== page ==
Later that day, I’m reminded of Warwick’s words when I come across firefly tattoos on biohack.me. They sit under the skin glowing from decaying tritium gas. But Warwick is broadly supportive of the DIY ethos of it all. “Good for them," he says. “We learn a lot from them and the materials they use and when it goes wrong, what they did wrong, things like that. There’s a mutual respect." It’s worth noting many see Warwick as the godfather of the movement.
What can go wrong? “Sometimes the body can reject the implant, if you’ve not sterilised it enough, and that is difficult to do. But there are a lot of materials the body doesn’t mind, silicone is one, depending on the size, also iridium, platinum, and gold, the body accepts those materials."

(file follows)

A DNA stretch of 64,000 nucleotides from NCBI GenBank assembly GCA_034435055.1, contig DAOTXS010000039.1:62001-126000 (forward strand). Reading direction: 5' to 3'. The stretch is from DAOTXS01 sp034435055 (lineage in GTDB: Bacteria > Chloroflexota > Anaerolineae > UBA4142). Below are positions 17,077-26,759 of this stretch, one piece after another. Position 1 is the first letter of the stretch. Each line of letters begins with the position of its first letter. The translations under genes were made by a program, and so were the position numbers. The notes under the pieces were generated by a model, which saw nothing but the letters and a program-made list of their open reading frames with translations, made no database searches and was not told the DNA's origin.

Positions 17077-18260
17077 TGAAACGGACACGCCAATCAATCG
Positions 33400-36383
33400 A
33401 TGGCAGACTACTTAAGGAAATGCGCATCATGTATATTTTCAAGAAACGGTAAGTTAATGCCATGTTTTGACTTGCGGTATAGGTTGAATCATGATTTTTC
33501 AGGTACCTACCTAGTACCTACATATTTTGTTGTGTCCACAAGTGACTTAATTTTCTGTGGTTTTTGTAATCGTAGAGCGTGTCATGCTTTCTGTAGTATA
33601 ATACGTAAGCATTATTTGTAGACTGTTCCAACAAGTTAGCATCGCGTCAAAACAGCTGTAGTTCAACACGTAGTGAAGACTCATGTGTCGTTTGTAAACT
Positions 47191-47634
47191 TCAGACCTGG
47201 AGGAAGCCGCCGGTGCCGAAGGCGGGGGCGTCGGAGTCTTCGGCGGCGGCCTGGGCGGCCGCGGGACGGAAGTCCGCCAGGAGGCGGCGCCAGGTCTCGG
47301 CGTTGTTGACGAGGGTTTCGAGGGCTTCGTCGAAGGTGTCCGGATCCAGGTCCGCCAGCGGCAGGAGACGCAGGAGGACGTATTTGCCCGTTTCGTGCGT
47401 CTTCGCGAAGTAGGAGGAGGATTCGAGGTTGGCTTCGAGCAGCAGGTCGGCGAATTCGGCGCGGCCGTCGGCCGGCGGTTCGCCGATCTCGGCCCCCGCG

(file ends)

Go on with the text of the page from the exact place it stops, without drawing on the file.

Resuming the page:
Dr Ian Harrison is one of Professor Warwick’s former students; he still has two magnets implanted in his fingers, “my left middle finger and pointer". For his undergraduate degree he’d wanted to link his brain up to a computer like Professor Warwick but they couldn’t get it past the ethics committee so he settled on the magnets instead.
Why magnets? “For ‘magnetic vision’. I didn’t coin the term it was on the internet, but I went for it for that reason. And for my thesis [which was published in 2015] I asked people why they got their magnets and the top answer (60 per cent of respondents) was ‘magnetic vision’, second was ‘interest and fun’, then ‘transhumanism’. I thought it was really cool that people were wanting these implants so they could feel these magnetic fields."